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Annual Fund Appeal

We expect that organizations like the Newport Historical Society will be interpreting and discussing the times we are living in for decades to come. In fact, we are already trying to make sense of the events unfolding around us. Click the button below to read about how the NHS is continuing to promote Newport’s endlessly interesting history, and consider giving a gift so that we can continue this work together.

Annual Appeal Letter

 

Subscription to History

Support Newport’s future by subscribing to its past. Click the button below to learn more about the benefits of subscribing to history by becoming a member.

      Subscribe to History

 

Newport Historical Society – Providing Access to Diverse and Inclusive Histories

The Newport Historical Society is committed to offering new content on Newport’s rich and diverse history both through our traditional avenues and new digital offerings. The history of Newport County that we seek to tell includes the stories of the original inhabitants of this area – primarily the Narragansett and Wampanoag nations – people of African descent – enslaved and free – waves of immigrants, women, people of any economic status, and those who were otherwise marginalized for any reason.

Click the links below to learn more about how to access our collections and resources remotely, or to explore our digital tools for teachers and educators.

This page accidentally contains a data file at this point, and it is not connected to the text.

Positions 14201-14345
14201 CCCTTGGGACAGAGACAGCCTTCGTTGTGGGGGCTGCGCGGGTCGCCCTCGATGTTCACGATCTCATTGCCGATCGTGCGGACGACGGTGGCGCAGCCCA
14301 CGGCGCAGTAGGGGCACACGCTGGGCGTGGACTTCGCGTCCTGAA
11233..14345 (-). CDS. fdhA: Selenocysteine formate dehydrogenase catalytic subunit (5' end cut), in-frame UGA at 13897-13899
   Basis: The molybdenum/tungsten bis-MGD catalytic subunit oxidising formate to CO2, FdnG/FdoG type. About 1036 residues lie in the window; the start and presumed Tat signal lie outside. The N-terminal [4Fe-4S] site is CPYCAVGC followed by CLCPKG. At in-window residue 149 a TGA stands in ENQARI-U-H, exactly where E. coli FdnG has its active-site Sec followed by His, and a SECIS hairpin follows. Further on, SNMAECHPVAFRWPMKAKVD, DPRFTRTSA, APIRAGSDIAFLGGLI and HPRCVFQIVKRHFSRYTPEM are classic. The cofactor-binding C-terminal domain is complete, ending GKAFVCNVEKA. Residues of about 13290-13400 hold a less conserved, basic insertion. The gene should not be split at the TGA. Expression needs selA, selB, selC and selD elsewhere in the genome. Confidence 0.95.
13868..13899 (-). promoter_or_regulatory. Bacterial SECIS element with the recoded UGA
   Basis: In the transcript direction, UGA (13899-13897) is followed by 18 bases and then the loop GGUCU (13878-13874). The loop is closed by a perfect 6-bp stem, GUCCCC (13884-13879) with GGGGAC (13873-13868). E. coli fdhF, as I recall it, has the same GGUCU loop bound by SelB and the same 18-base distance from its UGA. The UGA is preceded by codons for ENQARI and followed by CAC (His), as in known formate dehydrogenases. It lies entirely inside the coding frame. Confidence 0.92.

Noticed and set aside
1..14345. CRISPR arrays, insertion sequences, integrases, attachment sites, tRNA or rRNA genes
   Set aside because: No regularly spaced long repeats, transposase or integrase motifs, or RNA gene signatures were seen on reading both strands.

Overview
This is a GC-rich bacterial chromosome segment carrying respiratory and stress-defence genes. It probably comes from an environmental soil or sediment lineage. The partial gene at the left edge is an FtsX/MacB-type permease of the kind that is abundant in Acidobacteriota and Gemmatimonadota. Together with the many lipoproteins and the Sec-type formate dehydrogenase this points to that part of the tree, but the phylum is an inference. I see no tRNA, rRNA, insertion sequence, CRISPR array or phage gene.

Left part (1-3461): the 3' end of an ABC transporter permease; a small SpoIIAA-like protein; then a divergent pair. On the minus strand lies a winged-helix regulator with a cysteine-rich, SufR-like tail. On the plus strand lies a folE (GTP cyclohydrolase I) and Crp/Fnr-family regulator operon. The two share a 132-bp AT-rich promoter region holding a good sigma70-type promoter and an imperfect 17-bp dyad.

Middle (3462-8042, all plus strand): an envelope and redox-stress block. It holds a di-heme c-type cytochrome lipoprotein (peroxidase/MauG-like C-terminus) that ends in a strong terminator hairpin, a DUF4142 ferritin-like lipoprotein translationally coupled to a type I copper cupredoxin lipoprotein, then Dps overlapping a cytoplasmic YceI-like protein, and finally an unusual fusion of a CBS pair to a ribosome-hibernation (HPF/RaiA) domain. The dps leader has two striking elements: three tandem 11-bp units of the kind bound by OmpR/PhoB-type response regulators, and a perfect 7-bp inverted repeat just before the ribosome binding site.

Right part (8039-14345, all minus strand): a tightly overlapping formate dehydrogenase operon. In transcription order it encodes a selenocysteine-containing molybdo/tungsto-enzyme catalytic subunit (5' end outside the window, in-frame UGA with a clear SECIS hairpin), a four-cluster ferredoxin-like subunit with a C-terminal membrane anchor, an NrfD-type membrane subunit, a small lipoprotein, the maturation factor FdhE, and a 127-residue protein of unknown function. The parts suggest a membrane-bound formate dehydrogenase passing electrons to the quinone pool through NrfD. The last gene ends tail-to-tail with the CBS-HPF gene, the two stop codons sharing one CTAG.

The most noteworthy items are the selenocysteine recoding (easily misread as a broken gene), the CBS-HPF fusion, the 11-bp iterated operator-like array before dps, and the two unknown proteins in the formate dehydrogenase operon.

‘Know Your History’ Page

Rhode Island’s BIPOC Heritage

Women’s Rights and History

Research & Resource Hub

Boston Tea Party 249th Anniversary Commemoration

Friday, December 16th at 5PM, join Revolutionary Spaces, in partnership with the Newport Historical Society’s History Space Program, at Old South Meeting House (310 Washington St, Boston, MA) for the return of the reenactment of the Meeting of the Body of the People and a special Member appreciation tea party!

Meet iconic Bostonians whose vigorous debate led to the destruction of tea in 1773, as well as other personalities whose contributions shaped colonial Boston. Experience this moment in time in the room where it happened!

The largest indoor gathering space in colonial Boston, the Old South Meeting House was the site of key meetings that led to American independence. On December 16, 1773, more than 5,000 people—over a quarter of Boston’s population—gathered to denounce the unfair practices of the distant parliament.

For more information, please click the button below.

2021 Newsletter & Annual Report

Learn more about what’s been keeping NHS busy in 2021! Click the image below to read our Fall 2021 Newsletter & Annual Report.

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